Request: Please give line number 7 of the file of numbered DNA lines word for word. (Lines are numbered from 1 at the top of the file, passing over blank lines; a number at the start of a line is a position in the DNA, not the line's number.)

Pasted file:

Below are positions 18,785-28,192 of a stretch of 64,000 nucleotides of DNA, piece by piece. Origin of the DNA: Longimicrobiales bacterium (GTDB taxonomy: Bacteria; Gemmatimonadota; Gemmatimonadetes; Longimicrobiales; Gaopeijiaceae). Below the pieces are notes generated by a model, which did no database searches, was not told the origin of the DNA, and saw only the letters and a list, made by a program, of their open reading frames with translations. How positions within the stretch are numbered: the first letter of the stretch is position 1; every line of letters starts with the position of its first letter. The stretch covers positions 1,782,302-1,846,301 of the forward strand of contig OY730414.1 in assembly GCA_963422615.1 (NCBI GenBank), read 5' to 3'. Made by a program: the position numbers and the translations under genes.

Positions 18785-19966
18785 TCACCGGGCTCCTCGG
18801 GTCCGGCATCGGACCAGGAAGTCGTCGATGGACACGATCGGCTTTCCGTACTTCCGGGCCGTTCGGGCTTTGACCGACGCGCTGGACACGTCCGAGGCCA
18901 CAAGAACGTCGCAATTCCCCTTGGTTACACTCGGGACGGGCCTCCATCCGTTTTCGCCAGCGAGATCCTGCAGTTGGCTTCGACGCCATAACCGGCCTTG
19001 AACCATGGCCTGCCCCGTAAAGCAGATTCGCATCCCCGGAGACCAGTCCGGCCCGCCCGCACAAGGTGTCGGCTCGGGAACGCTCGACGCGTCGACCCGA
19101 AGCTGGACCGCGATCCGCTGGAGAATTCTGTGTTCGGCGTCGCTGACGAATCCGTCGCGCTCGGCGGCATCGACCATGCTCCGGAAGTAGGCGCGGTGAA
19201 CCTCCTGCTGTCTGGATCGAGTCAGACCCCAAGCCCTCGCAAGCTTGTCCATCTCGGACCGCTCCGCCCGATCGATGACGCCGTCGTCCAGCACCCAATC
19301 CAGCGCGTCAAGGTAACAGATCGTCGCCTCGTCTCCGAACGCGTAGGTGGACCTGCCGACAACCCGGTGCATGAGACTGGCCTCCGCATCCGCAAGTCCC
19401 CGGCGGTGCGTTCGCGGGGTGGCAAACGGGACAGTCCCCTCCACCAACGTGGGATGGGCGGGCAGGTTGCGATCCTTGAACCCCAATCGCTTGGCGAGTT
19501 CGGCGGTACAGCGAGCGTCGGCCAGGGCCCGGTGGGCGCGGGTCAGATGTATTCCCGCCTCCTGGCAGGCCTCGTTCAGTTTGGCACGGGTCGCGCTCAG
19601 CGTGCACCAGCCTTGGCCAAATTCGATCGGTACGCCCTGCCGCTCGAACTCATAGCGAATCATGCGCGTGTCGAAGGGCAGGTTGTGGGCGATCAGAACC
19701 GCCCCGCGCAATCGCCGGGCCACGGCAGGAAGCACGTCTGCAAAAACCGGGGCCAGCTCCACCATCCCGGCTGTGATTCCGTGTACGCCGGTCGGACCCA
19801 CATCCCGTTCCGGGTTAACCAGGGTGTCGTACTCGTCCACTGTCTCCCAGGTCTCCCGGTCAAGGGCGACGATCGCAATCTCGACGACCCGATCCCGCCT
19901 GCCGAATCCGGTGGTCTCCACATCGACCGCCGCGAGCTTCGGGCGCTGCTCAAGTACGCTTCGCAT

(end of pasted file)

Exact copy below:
19101 AGCTGGACCGCGATCCGCTGGAGAATTCTGTGTTCGGCGTCGCTGACGAATCCGTCGCGCTCGGCGGCATCGACCATGCTCCGGAAGTAGGCGCGGTGAA